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Published November 21, 2016
Educators with the University of Wyoming Extension’s Cent$ible Nutrition Program (CNP) have been recognized for their efforts to help those who income-qualify eat better for less and to assist the communities in which they live.
Instructors serving Albany, Big Horn, Converse, Natrona, Niobrara and Platte counties received honors during UW Extension’s recent professional development conference in Laramie. CNP is a free cooking and nutrition education program.
Sandra Biller, of Albany County, received the Educator of the Year Award. Those in her CNP classes have saved an average of $66 a month spent on food, says Mindy Meuli, CNP director.
“She is always willing to help out with whatever is asked of her,” Meuli says. “She has helped mentor students, piloted the food pantry assessment, served as chair of the recruiting and marketing committee, and helped with updating the Marty Moose curriculum.”
Marty Moose is the program’s curriculum for children.
Biller is involved in several community groups helping make the community healthier, established an agreement with Feeding Laramie Valley and is active in farmers markets, Meuli says.
Krista Brown, of Casper, was recognized for her efforts to strengthen the program. She received the Linda Melcher Award, named in honor of the person who started the CNP program in Wyoming. She serves Converse, Natrona and Niobrara counties.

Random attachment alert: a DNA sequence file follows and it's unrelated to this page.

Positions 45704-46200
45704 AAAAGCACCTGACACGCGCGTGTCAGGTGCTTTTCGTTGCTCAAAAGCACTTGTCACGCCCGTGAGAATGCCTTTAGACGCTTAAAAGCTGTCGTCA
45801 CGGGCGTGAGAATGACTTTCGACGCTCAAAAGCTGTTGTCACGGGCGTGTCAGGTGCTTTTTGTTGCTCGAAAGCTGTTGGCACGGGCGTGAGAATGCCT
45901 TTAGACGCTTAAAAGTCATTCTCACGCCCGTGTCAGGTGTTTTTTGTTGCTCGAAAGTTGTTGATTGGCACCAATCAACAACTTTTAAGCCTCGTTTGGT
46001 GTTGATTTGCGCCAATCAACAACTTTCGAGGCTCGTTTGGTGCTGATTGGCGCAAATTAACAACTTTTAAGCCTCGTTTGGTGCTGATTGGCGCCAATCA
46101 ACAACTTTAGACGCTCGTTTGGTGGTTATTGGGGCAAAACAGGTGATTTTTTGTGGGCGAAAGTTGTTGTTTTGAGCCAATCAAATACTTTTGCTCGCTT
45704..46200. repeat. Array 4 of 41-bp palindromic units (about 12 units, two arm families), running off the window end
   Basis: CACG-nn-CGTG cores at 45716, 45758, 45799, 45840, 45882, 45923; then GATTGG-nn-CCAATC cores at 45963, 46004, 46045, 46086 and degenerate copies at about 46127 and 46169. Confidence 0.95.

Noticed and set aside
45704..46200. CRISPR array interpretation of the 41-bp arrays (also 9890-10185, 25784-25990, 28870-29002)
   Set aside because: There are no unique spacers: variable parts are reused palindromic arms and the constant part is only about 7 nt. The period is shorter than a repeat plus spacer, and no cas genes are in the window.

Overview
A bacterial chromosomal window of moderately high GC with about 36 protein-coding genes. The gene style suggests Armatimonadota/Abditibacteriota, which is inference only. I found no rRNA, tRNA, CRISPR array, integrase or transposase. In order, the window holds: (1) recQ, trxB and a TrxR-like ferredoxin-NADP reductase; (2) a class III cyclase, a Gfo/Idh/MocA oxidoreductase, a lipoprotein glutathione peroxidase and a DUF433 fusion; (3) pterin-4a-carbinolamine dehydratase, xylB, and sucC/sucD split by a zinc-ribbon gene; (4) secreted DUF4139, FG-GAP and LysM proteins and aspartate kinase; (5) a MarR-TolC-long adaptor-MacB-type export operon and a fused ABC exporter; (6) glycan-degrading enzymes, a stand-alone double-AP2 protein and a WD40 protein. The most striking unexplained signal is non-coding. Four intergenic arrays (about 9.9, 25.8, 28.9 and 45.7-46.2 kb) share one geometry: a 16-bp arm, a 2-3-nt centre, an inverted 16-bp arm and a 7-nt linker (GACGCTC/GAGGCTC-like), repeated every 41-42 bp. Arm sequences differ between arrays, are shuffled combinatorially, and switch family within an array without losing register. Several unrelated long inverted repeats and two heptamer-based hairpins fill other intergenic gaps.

“Krista is a real asset to CNP,” Meuli says. “She has helped with training new educators, is a positive leader in the program, is a problem solver and helps guide programming.”
Brown served on multiple committees this past year and divides her time between the USDA’s Supplemental Nutrition Assistance Program Education and the Expanded Food and Nutrition Educator Program.
Brown’s insights and suggestions are sought-after.
“She is often the go-to person before we implement a new idea,” Meuli says.
Kristy Michaels, in Big Horn County, received the Community Impact Award recognizing efforts to make communities healthier, particularly for the low-income audience the program serves.
“Kristy embraced the concept of making environmental changes to help people adopt healthier behaviors,” Meuli says. “She was able to partner with multiple community agencies to make a difference in her county.”
A community garden was established through a community coalition of several agencies working to promote physical activity, prevent youth obesity and improve the overall health of community members.
Meuli says coalition members had working meetings during which they tended the garden. Garden produce was used in commodity distribution and given to the Salvation Army and the local nursing home, providing low-income families and the elderly access to fresh produce.
Mary Evans, of Platte County, was presented the New Educator of the Year Award. Meuli says Evans went above and beyond in her first year as a CNP educator.
“Mary graduated 139 adults and tapped into a new audience in her county by offering lessons to Spanish-speaking participants,” she says.
Those in her classes demonstrated a 92 percent positive change in all food groups and decreased intake of solid fats and added sugars by 184 calories per person, Meuli says.
More about CNP is at www.uwyo.edu/cnp.